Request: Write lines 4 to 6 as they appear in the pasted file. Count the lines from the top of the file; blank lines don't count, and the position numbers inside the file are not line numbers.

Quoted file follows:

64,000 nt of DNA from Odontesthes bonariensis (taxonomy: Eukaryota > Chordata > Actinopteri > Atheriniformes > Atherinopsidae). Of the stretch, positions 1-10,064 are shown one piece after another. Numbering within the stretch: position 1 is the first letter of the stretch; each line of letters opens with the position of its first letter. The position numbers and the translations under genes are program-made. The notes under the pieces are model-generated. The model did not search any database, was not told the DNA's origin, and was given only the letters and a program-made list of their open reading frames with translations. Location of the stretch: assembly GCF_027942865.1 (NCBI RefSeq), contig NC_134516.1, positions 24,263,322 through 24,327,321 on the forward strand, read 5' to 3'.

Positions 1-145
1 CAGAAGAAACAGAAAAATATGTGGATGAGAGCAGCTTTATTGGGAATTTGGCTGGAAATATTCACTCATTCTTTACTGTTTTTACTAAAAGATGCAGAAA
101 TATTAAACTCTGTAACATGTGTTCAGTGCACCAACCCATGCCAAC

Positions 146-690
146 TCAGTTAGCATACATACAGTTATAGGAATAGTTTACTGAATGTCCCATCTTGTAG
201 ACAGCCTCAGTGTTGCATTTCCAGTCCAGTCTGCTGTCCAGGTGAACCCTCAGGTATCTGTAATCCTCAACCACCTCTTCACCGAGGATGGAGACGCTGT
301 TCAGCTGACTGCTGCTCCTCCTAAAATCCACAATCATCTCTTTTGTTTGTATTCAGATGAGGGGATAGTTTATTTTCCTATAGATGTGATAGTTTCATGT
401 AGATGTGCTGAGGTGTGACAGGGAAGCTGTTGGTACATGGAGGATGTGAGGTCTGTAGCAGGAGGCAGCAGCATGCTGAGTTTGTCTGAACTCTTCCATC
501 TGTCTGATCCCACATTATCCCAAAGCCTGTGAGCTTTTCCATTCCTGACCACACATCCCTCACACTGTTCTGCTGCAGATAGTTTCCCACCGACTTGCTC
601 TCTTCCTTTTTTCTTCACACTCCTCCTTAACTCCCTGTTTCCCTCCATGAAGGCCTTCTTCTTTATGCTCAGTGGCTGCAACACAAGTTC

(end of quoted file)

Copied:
101 TATTAAACTCTGTAACATGTGTTCAGTGCACCAACCCATGCCAAC

Positions 146-690
146 TCAGTTAGCATACATACAGTTATAGGAATAGTTTACTGAATGTCCCATCTTGTAG